Suzuki Swift (2021) Launch Review

Suzuki Swift 2021 3

Suzuki – the fastest-growing automotive brand in the country – has updated its top-selling model, the Swift. We headed out to Gordon’s Bay to give it a whirl.

What’s new on the Suzuki Swift?

Even Suzuki regards this update to its popular compact hatchback/budget car as "minor". The revision incorporates a few new colours (including some 2-tone options on the GLX derivatives) and a new 15-inch alloy wheel design. If you have a look at the front grille, you’ll notice the addition of a chrome strip that looks a little like a French moustache... that’s also part of the update. 

A big move on the safety front is the inclusion of electronic stability control across the range. Hill-start assist is now included on the AMT (automated manual) derivatives, which makes the task of pulling away on an incline a much simpler affair. Rear parking sensors have been added to GA and GL versions, while the GLX is additionally fitted with a reverse-view camera.

The silver strip midway through the bumper is part of the minor visual update.

Aside from the minor inclusions, the rest of the package remains unchanged; it's powered by the simple naturally aspirated 1.2-litre 4-cylinder petrol engine with 61 kW and 112 Nm of torque. It’s a very fuel-efficient powerplant that enables the Swift to regularly return average consumption figures well in the ballpark of the manufacturer's claim of 4.9 L/100 km. 

As for pricing, in spite of the raft of new updates, Suzuki SA has instituted no more than an inflationary increase across the Swift range. The Swift has always been a budget car that offers customers excellent value and has walked away with a trio of consecutive #CarsAwards Budget Car of the Year wins.

What’s the Suzuki Swift like to drive?

Suzuki-Swift rear
New 16-inch alloy wheels and two-tone paint schemes are now part of the Swift's offering.

Suzuki may be a value-for-money-oriented car brand (most of its models – at the very least, the top-selling ones – can be grouped into "budget car" segments), but the Japanese firm certainly knows a thing or two about how to make a small car fun to drive. The Swift Sport is an absolute hoot to drive, but even when at the 'wheel of a 63-kW 1.2-litre version, there’s still some fun to be had.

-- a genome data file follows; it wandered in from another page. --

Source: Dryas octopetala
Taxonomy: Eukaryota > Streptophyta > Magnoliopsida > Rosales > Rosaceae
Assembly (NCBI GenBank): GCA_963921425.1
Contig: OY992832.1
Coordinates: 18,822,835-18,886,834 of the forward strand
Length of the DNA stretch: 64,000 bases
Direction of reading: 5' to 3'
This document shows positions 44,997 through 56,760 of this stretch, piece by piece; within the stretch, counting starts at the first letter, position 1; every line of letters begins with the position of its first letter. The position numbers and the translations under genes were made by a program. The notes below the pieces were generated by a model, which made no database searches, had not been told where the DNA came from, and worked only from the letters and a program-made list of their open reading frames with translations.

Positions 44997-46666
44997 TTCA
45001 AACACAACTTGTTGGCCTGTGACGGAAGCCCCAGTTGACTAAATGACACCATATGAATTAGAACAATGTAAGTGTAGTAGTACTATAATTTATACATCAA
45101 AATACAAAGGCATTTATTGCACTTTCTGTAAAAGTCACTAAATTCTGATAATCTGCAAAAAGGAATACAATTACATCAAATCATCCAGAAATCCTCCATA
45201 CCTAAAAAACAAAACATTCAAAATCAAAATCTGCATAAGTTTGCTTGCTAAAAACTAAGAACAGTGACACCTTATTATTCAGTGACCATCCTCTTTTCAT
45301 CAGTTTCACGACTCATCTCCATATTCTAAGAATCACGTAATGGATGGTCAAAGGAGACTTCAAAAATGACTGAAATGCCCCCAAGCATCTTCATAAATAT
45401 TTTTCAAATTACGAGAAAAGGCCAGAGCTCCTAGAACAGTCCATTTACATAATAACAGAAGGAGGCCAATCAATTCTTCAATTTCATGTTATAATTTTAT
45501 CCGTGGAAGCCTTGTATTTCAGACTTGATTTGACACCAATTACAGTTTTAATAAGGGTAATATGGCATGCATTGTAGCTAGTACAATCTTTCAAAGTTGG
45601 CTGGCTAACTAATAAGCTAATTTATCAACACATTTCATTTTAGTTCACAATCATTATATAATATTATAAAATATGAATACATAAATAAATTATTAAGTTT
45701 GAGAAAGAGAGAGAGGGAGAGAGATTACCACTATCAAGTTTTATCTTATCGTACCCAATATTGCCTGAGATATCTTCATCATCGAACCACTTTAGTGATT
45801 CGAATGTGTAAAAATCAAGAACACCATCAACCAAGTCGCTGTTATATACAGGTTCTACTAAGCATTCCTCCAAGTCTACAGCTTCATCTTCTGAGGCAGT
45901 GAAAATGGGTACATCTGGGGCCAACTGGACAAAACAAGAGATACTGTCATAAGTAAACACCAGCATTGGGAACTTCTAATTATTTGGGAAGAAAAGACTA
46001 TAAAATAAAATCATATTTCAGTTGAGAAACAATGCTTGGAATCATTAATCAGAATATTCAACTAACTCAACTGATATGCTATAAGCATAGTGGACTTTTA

It’s a light car and quite agile because of its low kerb weight, but, unlike some of its competitors, it doesn’t feel ungainly or tinny. The 5-speed manual has such a natural and quick shift action; you can’t help but enjoy making snap(py) shifts. At 120 kph, the revs are a little on the high side (at about 3 500 rpm), which brings with it a bit of engine noise, but as a city runabout, the Swift’s eager to just get on with it.

What’s connectivity like in the Suzuki Swift?

The top-spec 1.2 GLX comes standard with a 7-inch touchscreen infotainment system that’s identical to that seen in the updated Ignis and the Vitara Brezza. There’s a USB port that enables Apple Carplay and Android Auto connectivity, whereas the 1.2 GL features a standard CD player radio with Bluetooth connectivity and a USB port, while the 1.2 GA has a simple radio without mobile connectivity options.

Is the Suzuki Swift spacious and comfortable?

The GLX interior now features a reverse camera built into the infotainment system.

The 1.2 GLX is well-appointed with a leather-trimmed steering wheel and gear lever. The steering column is height- and reach-adjustable and, impressively, the driver's seat is height adjustable too. 

In terms of overall dimensions and, therefore, interior space, the Swift is on the smaller side, at least compared with its rivals (which admittedly are more expensive) and has a fairly meagre claimed luggage capacity of 268 litres. Passenger space up front is acceptable, however. There are 2 cupholders in front of the gear lever, a small shelf for a smartphone, as well as door pockets.

The rear legroom is tight, especially when you're seated behind taller drivers, but the seatback’s not uncomfortably tight against your knees if you're an adult aft passenger of average height.

Is the Suzuki Swift safe? 

The addition of electronic stability control will almost certainly increase the Swift's appeal in the eyes of safety-conscious buyers, because it reduces the risk of getting into a road accident in the first place. Dual front airbags are standard as is ABS/EBD. The only addition we'd like to see at this end of the market is the inclusion of curtain airbags, but as it stands, the Swift offers as much safety kit as its rivals.

Rear parking sensors across the range, as well as the aforementioned reverse-view camera for the 1.2 GLX, are great additions and should reduce those frustrating bumps and scuffs that inevitably occur.

Suzuki Swift pricing and after-sales

Suzuki Swift 1.2 GA MT - R180 900 

Suzuki Swift 1.2 GL MT - R199 900 

Suzuki Swift 1.2 GL AMT - R214 900 

Suzuki Swift 1.2 GLX MT - R218 900 

Suzuki Swift 1.2 GLX AMT - R234 900 

The retail price includes a 5-year/100 000 km promotional warranty and 2-year/30 000 km service plan.


The Swift remains an excellent value for money offering that's fun to drive.

This update to the Suzuki Swift incorporates changes that really are minor, but it was certainly worthwhile to add electronic stability control to the local line-up... A safer car is a better car. Obviously, Suzuki didn’t want to mess with its winning Swift formula, or the range's price list, for that matter, so it remains a great buy and excellent value-for-money proposition for those shopping in the budget-car segment.

Related content:

Suzuki Vitara Brezza vs Toyota Urban Cruiser: Key Differences

Suzuki Vitara Brezza (2021) Launch Review

4 New Cars Under R3 000 p/m

No, Toyota is not squashing Suzuki